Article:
XBT Analysis - Brazil Current variability at 34°S
The Brazil Current (BC) is the southward flowing western boundary current closing the circulation of the South Atlantic subtropical gyre. The dynamics in the southwestern Atlantic are dominated by the convergence of the southward and warm flow of the BC with the northward and cold flow of the Malvinas Current (MC).The area of convergence of these two currents, called the Brazil‐Malvinas Confluence, exhibits complex frontal motions and patterns with the simultaneous presence of warm and cold rings and eddies. The importance of investigating the transport variability of the BC front resides in that this current takes waters from subtropical to subpolar regions, and that it has been shown to also be linked to the variability of the Atlantic Meridional Overturning Circulation.
The Brazil Current
Location of the AX18 realizations, which were used to compute the Brazil Current variability at 34°S, overlaid on the (left) Mean Dynamic Topography, and (right) Mean Geostrophic Velocity from the MDT_CNES-CLS09 climatology.
Brazil Current velocity and transport variability (34°S)
(upper-left) Mean baroclinic geostrophic velocity accross 34°S computed using 20 AX18 realizations, and its (upper-right) standard deviation. The southward flow of the Brazil Current is evident to the west of 50°W. The reference level adopted is at 800 m. (lower) Time-series for the integrated volume transport accross 34°S between 53°W and 40°W (1 Sv = 106m3s-1).
The temperature variability accross the Brazil Current front at 34°S can be found here>>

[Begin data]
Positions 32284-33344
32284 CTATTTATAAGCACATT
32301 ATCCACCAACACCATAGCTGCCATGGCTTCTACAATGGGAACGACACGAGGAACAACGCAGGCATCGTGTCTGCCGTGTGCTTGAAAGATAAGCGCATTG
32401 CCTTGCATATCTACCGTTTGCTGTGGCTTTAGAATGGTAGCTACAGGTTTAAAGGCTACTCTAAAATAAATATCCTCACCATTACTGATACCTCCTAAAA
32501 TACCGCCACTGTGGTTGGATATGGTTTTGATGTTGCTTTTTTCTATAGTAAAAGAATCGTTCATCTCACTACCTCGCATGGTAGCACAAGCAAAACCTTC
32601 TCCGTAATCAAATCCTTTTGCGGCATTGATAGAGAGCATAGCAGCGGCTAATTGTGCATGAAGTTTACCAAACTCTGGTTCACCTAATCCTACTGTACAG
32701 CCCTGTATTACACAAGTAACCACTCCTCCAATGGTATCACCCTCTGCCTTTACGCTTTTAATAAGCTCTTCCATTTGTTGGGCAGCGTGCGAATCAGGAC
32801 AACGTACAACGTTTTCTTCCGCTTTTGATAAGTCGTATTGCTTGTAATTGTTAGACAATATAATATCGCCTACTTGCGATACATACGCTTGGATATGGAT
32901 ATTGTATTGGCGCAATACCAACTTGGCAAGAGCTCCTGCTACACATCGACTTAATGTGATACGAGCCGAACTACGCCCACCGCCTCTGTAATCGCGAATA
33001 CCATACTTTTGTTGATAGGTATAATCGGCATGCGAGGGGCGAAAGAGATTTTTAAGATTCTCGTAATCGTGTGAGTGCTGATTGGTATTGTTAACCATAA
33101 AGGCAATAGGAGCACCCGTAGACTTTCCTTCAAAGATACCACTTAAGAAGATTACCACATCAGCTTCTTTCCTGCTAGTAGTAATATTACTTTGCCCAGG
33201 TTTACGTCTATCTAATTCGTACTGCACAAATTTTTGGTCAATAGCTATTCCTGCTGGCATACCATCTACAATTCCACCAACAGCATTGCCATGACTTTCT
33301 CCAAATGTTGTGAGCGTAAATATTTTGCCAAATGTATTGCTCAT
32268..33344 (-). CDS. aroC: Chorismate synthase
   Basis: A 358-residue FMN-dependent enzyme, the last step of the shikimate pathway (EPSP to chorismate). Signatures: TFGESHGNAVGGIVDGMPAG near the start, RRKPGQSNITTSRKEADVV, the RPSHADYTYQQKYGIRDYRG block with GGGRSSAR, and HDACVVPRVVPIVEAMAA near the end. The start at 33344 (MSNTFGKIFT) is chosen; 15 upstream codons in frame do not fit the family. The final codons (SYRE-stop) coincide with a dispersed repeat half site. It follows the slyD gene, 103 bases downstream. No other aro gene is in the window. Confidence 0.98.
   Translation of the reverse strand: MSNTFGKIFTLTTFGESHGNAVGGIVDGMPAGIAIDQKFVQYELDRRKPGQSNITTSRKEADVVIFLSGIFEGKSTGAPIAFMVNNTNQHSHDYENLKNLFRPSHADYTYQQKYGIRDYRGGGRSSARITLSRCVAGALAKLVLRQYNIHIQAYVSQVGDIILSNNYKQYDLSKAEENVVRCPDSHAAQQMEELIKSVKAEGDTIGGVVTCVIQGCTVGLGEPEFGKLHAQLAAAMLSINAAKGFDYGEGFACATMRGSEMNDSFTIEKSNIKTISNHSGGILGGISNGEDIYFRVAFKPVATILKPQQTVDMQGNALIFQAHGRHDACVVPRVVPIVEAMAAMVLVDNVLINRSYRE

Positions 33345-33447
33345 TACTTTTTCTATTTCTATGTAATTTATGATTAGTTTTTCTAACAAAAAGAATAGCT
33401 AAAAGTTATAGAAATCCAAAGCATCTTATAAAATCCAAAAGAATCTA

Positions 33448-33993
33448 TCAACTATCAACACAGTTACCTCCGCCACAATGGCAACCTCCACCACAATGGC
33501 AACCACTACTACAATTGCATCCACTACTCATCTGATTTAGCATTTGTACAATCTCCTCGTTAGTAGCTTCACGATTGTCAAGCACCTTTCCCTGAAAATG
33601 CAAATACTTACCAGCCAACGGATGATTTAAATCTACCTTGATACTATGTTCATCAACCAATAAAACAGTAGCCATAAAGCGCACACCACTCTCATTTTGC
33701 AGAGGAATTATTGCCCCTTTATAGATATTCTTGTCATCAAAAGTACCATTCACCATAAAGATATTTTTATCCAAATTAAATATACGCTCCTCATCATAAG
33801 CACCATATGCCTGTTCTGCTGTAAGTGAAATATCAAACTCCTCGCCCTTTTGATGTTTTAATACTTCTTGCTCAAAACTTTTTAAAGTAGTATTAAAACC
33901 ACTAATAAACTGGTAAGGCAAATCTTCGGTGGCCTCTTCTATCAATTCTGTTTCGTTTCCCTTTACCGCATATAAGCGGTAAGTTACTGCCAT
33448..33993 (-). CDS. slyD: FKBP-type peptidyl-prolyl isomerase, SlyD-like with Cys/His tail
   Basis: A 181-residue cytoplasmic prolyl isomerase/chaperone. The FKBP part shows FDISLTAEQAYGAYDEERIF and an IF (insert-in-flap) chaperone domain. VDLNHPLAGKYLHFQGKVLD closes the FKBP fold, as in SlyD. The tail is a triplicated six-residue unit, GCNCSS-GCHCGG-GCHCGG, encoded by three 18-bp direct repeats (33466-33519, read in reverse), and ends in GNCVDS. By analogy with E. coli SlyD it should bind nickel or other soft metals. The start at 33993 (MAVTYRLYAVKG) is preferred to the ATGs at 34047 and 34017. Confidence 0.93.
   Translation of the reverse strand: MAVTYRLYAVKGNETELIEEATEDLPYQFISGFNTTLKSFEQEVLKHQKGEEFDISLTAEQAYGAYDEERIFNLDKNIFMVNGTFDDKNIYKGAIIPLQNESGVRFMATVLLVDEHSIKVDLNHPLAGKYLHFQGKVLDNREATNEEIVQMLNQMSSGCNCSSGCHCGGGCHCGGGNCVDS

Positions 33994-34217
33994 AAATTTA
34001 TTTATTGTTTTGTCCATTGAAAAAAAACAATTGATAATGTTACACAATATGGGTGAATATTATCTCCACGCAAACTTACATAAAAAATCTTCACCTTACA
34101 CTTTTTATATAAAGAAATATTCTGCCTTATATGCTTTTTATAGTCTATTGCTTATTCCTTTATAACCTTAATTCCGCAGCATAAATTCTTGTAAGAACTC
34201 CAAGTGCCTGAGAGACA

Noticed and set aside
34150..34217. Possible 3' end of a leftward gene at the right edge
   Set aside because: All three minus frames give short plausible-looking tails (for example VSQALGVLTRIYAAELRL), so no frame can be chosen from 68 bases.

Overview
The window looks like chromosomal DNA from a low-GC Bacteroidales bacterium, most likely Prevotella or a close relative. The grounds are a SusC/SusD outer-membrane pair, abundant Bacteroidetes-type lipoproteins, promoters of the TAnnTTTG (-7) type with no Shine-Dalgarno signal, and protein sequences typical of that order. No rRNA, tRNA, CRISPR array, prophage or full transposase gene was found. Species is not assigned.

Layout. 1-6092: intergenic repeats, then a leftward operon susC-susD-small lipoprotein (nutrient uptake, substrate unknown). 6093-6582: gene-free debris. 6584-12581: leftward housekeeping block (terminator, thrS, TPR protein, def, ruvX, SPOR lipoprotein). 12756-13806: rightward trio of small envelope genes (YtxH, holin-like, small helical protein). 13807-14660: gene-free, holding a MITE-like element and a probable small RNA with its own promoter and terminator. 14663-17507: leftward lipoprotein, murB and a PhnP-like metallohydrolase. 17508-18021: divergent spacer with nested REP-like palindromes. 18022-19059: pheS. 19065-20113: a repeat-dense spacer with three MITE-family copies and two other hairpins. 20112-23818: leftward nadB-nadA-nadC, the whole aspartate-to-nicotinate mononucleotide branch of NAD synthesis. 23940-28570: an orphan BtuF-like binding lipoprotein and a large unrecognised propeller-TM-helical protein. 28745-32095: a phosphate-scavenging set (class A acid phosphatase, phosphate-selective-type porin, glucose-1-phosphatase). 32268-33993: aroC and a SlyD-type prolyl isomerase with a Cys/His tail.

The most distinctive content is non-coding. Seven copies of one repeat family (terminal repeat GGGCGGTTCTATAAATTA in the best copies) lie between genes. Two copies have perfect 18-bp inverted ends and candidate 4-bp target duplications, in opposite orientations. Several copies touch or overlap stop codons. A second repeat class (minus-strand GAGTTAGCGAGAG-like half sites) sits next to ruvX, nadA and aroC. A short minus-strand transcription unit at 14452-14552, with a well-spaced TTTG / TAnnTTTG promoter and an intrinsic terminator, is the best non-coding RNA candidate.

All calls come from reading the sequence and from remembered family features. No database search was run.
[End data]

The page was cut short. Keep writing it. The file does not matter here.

The XBT data along AX18 can be obtained here>>
Goni, G.J., F. Bringas, and P.N. Di Nezio, 2011: Observed Low Frequency Variability of the Brazil Current Front. J. Geophys. Res., 116, C10037, doi:10.1029/2011JC007198. [PDF]
Lentini C., G.J. Goni and D. Olson, 2006: Investigation of Brazil Current rings in the confluence region. J. Geophys. Res., 111(C6):C06013,doi:10.1029/2005JC002988. [PDF]
Goni, G.J. and I. Wainer, 2001: Investigation of the Brazil Current front variability from altimeter data. J. Geophys. Res.,106:31117-31128. [PDF]
Wainer, I., P. Gent, and G.J. Goni, 2000: Annual cycle of the Brazil-Malvinas confluence region in the National Center for Atmospheric Research climate system model. J. Geophys. Res., 05(C11):26,167-26,177.
Boebel O., C. Schmid, G. Podesta, and W. Zenk, 1999: Intermediate water in the Brazil-Malvinas Confluence Zone: A Lagrangian view. J. Geophys. Res., 104(C9):21,063-21,082. [PDF]
The Mean Dynamic Topography and Mean Geostrophic Velocity fields are from the MDT_CNES-CLS09 climatology produced by CLS Space Oceanography Division and distributed by AVISO, with support from CNES.